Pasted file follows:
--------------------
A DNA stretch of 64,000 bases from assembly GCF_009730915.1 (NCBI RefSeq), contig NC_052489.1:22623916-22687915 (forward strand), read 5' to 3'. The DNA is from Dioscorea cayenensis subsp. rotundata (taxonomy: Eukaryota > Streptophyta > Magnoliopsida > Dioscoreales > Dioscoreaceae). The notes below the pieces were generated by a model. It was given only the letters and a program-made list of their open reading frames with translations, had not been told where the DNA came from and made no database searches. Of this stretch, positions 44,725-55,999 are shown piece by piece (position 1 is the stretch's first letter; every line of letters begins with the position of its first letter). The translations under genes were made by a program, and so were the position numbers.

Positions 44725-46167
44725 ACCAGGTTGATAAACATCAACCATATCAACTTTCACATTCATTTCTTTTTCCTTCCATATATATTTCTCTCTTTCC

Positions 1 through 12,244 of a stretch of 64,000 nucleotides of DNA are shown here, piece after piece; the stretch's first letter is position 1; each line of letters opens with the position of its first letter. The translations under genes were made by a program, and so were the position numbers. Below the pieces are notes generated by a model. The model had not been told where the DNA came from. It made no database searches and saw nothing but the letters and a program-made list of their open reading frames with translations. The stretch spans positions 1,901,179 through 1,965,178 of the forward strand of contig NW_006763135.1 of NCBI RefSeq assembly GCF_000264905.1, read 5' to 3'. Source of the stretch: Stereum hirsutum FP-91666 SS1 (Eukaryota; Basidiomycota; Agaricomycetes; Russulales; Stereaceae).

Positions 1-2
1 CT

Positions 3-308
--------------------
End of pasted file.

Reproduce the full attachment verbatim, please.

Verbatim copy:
A DNA stretch of 64,000 bases from assembly GCF_009730915.1 (NCBI RefSeq), contig NC_052489.1:22623916-22687915 (forward strand), read 5' to 3'. The DNA is from Dioscorea cayenensis subsp. rotundata (taxonomy: Eukaryota > Streptophyta > Magnoliopsida > Dioscoreales > Dioscoreaceae). The notes below the pieces were generated by a model. It was given only the letters and a program-made list of their open reading frames with translations, had not been told where the DNA came from and made no database searches. Of this stretch, positions 44,725-55,999 are shown piece by piece (position 1 is the stretch's first letter; every line of letters begins with the position of its first letter). The translations under genes were made by a program, and so were the position numbers.

Positions 44725-46167
44725 ACCAGGTTGATAAACATCAACCATATCAACTTTCACATTCATTTCTTTTTCCTTCCATATATATTTCTCTCTTTCC

Positions 1 through 12,244 of a stretch of 64,000 nucleotides of DNA are shown here, piece after piece; the stretch's first letter is position 1; each line of letters opens with the position of its first letter. The translations under genes were made by a program, and so were the position numbers. Below the pieces are notes generated by a model. The model had not been told where the DNA came from. It made no database searches and saw nothing but the letters and a program-made list of their open reading frames with translations. The stretch spans positions 1,901,179 through 1,965,178 of the forward strand of contig NW_006763135.1 of NCBI RefSeq assembly GCF_000264905.1, read 5' to 3'. Source of the stretch: Stereum hirsutum FP-91666 SS1 (Eukaryota; Basidiomycota; Agaricomycetes; Russulales; Stereaceae).

Positions 1-2
1 CT

Positions 3-308